Saturday, May 5, 2012



The office train to Kandy was pulling in at the platform. Hundreds of steel wheels rattled against the steel tracks with slowing tempo. The milling crowds on the platform edged towards the slowing train. Some were already hanging on to the handrails, their feet trying to find foothold  on the foot board or at least some horizontal surface. 
I clutched my bag and ran alongside the train, dodging commuters in the hope of grabbing the handrail to get into the train. This is the worst part of the day for most of us office workers. 

We office workers had what the other people called cliques on the train. Generally, we occupy the same place in the same compartment every day. As we have to travel a reasonably long distance, this was a tonic for our hectic day. We used to chat, joke, bully, play cards and an endless list of other fun things on the train. Some days there were some outsiders trying to grab our places and we had to declare war till the outside threat is withdrawn. This could be verbal abuse or just confrontation. Most of the time, the invaders pulled out without a fight, muttering curses under their breath.

As I was running I noticed this dude I had seen several days a week for the last few months looming out of the milling crowds and join the running mob. This dude was in a sour mood the other day when he had to give up the seat I secured for my partner. I didn’t like his face ever since. 

I came alongside with the handrail and grabbed it. Seconds later, I got a foothold too, and was riding the train. The dude with a bitter face who had joined the race later than I had,  was also making similar progress. He grabbed the rail and was running alongside desperately looking for a foothold. I dug my elbow into his exposed rib under the raised arm.  Dude cringed and let go of the handrail. And he disappeared in the milling crowd with a grunt. I pushed in with the crowd that emerged victoriously in the compartment and dumped my office bag on my seat. By the time the train ground to a halt I had completely forgotten about the dude.


I saw the train before I heard it. Its face growing larger at the end of the tracks every second. The PA system rambled away an unintelligible announcement in one of the three languages. I asked my daughter to stay put. She sat on the bench, smiled at me with rounded eyes, and nodded. I ran towards the oncoming train in the hope of grabbing a seat for my daughter and calling her putting my head out of the window, when it came to a standstill by the bench she sat. For the past few weeks I had done the calculations and knew which compartment stopped where. The milling crowds on the platform edged towards the slowing train. Some were already hanging on to the handrails, their feet trying to find access on the footboard or some horizontal surface. I was almost face to face with the train, me on the platform, train on the tracks. 

Hundreds of steel wheels rattled against the steel tracks with slowing tempo, but not slow enough. I swung around and started running back alongside the rushing train. The compartment I aimed for was the fifth one. I adjusted my speed to suit the decelerating train. Mmm.. there it comes. I grabbed the handrail with one hand and was running with along the platform. I tried to get a foothold desperately, and finally I thought I succeeded and heaved myself off the platform hanging onto the rail with all my might.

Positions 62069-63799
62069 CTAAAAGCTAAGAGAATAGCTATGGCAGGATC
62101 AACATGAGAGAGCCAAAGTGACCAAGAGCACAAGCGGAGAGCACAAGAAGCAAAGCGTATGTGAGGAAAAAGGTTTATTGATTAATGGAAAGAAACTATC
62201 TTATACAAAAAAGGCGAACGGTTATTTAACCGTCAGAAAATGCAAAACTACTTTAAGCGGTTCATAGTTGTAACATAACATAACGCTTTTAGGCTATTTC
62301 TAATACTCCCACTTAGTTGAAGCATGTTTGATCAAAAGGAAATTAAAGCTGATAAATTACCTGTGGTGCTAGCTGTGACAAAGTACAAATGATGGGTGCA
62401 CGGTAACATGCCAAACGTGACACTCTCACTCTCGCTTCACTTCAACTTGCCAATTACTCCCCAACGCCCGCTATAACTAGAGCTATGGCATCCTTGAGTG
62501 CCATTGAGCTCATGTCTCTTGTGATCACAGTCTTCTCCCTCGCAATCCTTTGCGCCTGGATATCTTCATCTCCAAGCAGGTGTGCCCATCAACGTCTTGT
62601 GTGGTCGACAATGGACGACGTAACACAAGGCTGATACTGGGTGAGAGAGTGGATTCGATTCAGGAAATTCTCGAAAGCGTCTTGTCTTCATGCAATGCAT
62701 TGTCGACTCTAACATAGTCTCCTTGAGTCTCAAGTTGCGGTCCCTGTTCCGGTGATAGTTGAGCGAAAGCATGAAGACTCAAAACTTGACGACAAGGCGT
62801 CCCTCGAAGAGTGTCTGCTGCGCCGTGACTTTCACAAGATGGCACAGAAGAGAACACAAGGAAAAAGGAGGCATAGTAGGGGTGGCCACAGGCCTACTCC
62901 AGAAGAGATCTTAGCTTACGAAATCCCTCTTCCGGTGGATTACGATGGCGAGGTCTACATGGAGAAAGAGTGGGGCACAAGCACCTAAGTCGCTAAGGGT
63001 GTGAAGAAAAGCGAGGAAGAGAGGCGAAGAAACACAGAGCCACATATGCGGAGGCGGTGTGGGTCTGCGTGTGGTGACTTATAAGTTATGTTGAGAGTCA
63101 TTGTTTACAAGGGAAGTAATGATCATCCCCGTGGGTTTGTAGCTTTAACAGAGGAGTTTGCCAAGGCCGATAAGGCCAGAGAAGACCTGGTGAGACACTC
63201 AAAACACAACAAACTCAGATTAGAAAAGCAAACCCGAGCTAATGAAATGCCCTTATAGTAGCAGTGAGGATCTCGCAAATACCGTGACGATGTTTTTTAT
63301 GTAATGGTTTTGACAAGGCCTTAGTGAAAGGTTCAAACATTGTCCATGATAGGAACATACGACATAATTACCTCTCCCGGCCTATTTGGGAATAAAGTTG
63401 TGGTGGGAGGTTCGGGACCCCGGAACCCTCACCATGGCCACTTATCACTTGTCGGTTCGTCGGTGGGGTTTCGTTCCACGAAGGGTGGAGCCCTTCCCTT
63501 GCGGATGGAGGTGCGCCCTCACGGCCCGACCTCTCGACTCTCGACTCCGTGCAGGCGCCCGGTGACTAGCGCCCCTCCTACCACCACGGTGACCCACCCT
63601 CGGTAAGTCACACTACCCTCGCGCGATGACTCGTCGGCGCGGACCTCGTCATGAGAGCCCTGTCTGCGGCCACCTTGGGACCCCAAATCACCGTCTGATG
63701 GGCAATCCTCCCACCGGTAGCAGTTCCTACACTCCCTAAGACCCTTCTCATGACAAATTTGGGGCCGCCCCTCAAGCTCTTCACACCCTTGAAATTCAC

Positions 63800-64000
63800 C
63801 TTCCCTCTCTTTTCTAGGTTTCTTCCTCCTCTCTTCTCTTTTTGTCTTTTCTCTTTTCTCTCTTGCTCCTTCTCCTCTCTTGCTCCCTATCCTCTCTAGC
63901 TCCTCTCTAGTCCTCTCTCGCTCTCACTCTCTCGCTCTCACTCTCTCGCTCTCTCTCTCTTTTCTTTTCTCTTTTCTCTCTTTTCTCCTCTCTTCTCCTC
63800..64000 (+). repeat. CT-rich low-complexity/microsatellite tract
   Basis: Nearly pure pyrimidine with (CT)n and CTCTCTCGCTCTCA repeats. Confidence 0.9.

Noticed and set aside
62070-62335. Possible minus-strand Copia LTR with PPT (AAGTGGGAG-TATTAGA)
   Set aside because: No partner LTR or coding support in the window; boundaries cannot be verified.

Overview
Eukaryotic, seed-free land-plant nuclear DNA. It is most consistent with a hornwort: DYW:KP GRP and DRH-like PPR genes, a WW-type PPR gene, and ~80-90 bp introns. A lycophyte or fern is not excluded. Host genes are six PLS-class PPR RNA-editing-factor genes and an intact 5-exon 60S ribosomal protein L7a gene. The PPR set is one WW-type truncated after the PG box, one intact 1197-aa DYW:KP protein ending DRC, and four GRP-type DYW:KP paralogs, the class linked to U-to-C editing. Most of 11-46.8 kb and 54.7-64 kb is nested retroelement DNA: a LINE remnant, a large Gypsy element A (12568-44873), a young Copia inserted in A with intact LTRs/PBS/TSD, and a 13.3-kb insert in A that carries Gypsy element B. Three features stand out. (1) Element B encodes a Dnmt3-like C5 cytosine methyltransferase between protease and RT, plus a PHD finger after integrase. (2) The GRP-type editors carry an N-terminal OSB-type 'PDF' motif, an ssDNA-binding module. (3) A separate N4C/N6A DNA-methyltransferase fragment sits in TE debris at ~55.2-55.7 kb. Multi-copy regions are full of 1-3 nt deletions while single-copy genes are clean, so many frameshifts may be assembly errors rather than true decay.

Then it happened.

I felt an elbow digging into my ribs like a sledgehammer. I doubled up impulsively, letting go of the handrail and the foothold and thudded against the platform. As the train overshot, I was still rolling and rolling towards the edge of the platform closer to the rattling steel wheels rumbling by echoing through the station… My daughters innocent face flashed before my eyes. If I die here under this train now, what’s going to happen to my innocent helpless kid? 


Some in the he crowds shrieked. Women’s hands shot up to grab their cheeks. Eyes rounded. Some screams froze in the throats.  Time seemed to stand still.
Then the rolling body stopped just short of the rumbling wheels. Someone grabbed him and pulled him to safety. Everyone heaved a sigh of relief.

I was visibly shaking like a leaf. I had just escaped the jaws of death. I felt my knees had turned to jelly and  my throat like parchment. An unquenchable thirst! I felt feverish and heard my heart pounding away in my head. I collapsed on the bench next to my daughter and grabbed her never to let go… She clung to me. I heard her say, “Appachchi..” (Dad!)


Dude, even though I hate to call you dude, I’d still call you like that. First words that came into my mind were all four lettered, but definitely not dude. I’m supposed to be a cool dude, so I have to live up to my reputation. I don’t know if you would ever set your eyes on this blog post, anyways what has to be said has to be said. 

First let me introduce Senaka, whose ribs you dug your elbow into. 

Senaka is a father of two kids, both daughters. First one is a perfectly normal and a bright kid. 

Second one wasn’t that lucky. When she was born 14 years ago, in private nursing home in Kandy, she didn’t breathe for some time. By the time the staff managed to get her to breath normally the deprivation of oxygen to her brain had caused enough damage to put her and her family into a lifelong suffering. 

Even today, she is about 7 years behind than her peers. In a world full of perverts, I don’t have to tell you what the two of them underwent to protect her. Senaka couldn’t hold on to one job for too long, both local and foreign, as he had dedicated his whole life for this child. They couldn’t achieve many things in life they would have done if it wasn’t for this few minutes without oxygen. This incident certainly turned their lives upside down.  

Even that day, when you nearly took his life, he had gone to Colombo with the second kid for a special therapy class, which she attended several days a week. He knew by experience that nobody offered the child a seat on that crowded train, all the way to Kandy. As a father he couldn’t bear up to see the child suffer in the crowded train for 114km.

The dude whose ribs you dug your elbow into, had spent the last 14 years constantly tending to his daughter, being a shadow to her in a world where there are mothers who dumped their newly born babies in trashcans and fathers who raped their own daughters.